Climbing to SH1676 we found F82 and G82 and, coming off the top, H82. The view south was staggering – granite slabs, tors and cliffs with tight scrub in between. The wind was howling – Mt Ginini at 1760m recorded wind gusts to 46kph and the apparent temperature at 8.30am was -10.4ºC. I82 was a lovely straight lockspit with intact concrete cylinder and survey point nail. J82 was an unlikely find.

I was keen to see K82, described in the original field notebook as ‘Spike driven in cleft of rock’. That’s a similar description to W57 at Mt Gingera, which I’ve not found on several visits. And there it was, a railway spike under the centre of the lockspit.

The weather was still sunny but with clouds starting to roll in. The wind speed had increased and the temperature not risen. Ice on the pools was thick! Wonderful views all round, including SE across the top of the Yankee Hat ridge down to the Gudgenby grasslands. We could almost see the cars.

L82 was another spike. The 47 Mile marker, like most mile markers, a cairn. M82 was easily spotted, a long lockspit atop the granite.

Morning tea was thankfully called, in the lee of the crest. From the start to here was 2.4km in 1hr 55mins. A chance to pick up emails and tweet, once I got the phone going via a kick from my supplementary battery pack.

Away at 9.55am and we began the climb to ‘The Fortress’. N82 is a wonderful marker, sitting high up on a boulder. Not to be missed, it marks a right angled bend in the border. A difficult and slow climb to O82. Further east revealed P82.

Q82 is atop ‘The Fortress’, with magnificent views. And thanks to Matthew Higgins who commented that our trip was a real homage to Harry Mouat and that when he and his party did this part of the border in 1996 they considered that a peak should be named after Harry and it is the ‘Fortress’ that was picked as that peak. So, from now on, Mt Mouat!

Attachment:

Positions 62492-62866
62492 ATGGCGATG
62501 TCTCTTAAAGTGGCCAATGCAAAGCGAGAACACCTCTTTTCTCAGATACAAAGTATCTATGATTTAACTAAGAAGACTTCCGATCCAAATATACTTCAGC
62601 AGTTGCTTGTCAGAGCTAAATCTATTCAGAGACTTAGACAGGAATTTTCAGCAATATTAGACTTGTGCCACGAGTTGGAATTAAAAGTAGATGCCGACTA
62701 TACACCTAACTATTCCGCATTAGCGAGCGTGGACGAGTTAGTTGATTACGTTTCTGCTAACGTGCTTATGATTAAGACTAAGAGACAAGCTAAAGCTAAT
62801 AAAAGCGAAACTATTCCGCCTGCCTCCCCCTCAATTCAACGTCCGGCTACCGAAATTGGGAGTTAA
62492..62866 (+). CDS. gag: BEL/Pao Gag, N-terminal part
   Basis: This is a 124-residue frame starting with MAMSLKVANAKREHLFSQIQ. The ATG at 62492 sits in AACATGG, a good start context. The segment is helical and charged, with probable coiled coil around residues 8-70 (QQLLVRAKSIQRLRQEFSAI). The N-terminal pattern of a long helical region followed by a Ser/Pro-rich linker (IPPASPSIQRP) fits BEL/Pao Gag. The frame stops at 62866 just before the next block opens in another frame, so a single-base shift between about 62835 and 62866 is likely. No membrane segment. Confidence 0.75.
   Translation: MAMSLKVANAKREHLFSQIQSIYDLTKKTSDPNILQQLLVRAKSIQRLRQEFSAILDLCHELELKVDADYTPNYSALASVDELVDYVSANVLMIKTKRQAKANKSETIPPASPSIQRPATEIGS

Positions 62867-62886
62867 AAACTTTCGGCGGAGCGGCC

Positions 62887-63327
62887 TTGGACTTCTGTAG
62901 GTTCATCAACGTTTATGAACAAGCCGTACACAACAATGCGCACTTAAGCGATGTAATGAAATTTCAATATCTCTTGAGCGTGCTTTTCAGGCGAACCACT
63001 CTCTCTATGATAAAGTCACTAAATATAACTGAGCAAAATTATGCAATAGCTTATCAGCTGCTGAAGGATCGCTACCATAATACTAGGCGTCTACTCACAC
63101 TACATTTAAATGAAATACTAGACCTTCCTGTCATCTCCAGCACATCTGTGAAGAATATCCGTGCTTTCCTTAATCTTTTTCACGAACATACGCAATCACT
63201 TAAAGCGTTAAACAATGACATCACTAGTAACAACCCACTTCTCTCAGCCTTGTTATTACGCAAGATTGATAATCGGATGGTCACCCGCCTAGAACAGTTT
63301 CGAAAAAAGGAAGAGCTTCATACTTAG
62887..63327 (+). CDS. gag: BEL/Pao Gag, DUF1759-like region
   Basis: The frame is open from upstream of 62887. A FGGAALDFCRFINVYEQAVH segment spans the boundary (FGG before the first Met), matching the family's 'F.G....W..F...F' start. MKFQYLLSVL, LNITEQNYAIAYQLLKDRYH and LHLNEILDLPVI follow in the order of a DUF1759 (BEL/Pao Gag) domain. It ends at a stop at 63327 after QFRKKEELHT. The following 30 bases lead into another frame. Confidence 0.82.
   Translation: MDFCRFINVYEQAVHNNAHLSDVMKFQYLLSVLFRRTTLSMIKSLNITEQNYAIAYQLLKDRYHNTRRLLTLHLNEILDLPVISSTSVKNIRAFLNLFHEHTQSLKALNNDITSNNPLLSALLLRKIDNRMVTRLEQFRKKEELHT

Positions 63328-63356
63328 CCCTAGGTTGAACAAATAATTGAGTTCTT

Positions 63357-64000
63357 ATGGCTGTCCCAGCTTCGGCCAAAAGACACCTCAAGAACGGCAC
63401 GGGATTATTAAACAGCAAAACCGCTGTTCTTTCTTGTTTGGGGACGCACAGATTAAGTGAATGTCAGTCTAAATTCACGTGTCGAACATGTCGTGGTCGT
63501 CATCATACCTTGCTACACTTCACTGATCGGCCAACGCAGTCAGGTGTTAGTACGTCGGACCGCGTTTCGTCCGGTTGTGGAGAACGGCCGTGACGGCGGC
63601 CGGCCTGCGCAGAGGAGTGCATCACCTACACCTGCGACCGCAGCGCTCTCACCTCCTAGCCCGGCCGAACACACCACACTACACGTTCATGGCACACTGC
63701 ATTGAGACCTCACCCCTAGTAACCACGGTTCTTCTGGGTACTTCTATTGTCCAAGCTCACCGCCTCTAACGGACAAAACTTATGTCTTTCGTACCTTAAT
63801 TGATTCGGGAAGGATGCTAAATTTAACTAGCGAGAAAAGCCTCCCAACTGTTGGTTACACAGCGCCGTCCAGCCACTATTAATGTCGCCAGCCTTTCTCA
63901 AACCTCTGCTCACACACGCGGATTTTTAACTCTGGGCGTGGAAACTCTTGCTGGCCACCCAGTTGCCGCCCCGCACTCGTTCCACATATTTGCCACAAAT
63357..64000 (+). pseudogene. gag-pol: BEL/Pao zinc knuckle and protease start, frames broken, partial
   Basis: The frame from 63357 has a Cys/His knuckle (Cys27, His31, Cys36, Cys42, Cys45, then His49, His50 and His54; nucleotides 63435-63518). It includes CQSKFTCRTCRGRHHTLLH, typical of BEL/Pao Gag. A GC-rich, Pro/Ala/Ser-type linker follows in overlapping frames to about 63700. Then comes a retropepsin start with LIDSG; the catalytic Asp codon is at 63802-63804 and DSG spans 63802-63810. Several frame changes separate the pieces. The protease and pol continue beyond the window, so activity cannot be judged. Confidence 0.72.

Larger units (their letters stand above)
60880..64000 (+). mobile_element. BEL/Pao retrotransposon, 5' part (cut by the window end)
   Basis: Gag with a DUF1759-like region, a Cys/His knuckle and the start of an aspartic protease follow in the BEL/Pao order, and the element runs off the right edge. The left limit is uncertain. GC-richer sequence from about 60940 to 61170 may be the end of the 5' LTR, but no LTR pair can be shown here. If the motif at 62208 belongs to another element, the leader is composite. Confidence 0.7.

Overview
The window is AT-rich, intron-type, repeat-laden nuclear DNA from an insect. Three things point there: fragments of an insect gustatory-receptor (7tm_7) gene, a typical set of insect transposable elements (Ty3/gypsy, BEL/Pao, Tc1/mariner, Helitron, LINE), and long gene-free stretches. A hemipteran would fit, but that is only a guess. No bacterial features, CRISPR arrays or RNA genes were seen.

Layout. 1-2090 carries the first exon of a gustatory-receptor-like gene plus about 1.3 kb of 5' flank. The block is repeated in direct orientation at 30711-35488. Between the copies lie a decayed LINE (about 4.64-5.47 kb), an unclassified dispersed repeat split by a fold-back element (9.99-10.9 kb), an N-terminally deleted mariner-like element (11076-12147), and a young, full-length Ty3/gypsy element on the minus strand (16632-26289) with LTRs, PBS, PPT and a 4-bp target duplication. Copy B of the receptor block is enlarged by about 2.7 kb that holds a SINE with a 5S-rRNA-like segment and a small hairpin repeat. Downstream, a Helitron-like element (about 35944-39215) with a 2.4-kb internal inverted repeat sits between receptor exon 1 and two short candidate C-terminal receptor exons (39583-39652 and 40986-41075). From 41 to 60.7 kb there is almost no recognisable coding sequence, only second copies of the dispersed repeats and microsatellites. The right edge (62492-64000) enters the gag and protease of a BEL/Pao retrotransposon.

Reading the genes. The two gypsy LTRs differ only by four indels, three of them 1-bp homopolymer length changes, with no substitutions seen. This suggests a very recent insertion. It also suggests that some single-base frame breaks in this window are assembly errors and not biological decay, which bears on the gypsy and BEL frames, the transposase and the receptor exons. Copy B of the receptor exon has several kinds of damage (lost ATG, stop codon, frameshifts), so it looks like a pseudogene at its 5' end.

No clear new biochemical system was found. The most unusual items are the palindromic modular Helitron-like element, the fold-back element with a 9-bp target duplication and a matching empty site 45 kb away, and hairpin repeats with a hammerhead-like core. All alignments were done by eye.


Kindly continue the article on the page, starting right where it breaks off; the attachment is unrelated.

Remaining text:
From morning tea to Q82 was 860m across the ground in 45mins.

R82 is SE and just down from the top. The lockspit points right at Mt Gudgenby. Both Q82 and R82 have concrete cylinders marking the border corners.

We descended to S82, which I hadn’t found last time, but now here it was. At last, previous border marker hunting tracks joined! From Q82 to S82 was 620m across the ground in 50mins. Very slow going through dense bush and boulders.

Couldn’t find T82. A run down to west of the north Gudgenby saddle and SW from there to lunch yielded U82; no V82; 48 Mile marker; W82; X82; Y82; no Z82; A83. The border south of S82 had been covered before. From S82 to lunch was 1km in 1hr 10mins. A little sleet as we began lunch, with the weather closing in from the NW.

We continued our run south down the border to rejoin Sams Creek Fire Trail. Saw B83; C83; D83; F83; no G83 or H83 (didn’t really care); I83; J83; 49 Mile marker; K83. From lunch to Sams Creek Fire Trail was 1.7km in 1hr 20mins.

A little drizzle as we turned for home on the Fire Trail caused shells to come out.

An uneventful trip back, except for the sighting of a herd of wild pigs just before the large fallen trees marker where we turn to cross Naas Creek. The exit was 10.2km in 3hrs 35mins.

We arrived at the cars at 6.10pm, so the walking from our break coming out was in the dark. I love walking in these conditions and the sight of the mist rolling down Bogong Creek to fill the low areas, and the mist pouring off the side of the lower Mavis Ridge to fill the mouth of Middle Creek, this against the dark back-drop of the hills, was magnificent.

A huge trip, thanks all. Stephen and Dave, part of the SES team that did the border 18 months ago, were able to complete this part which they missed due to high temperatures and lack of water.


5 walkers – Stephen G, Jenny and Rob H (leaders), Dave McG, me.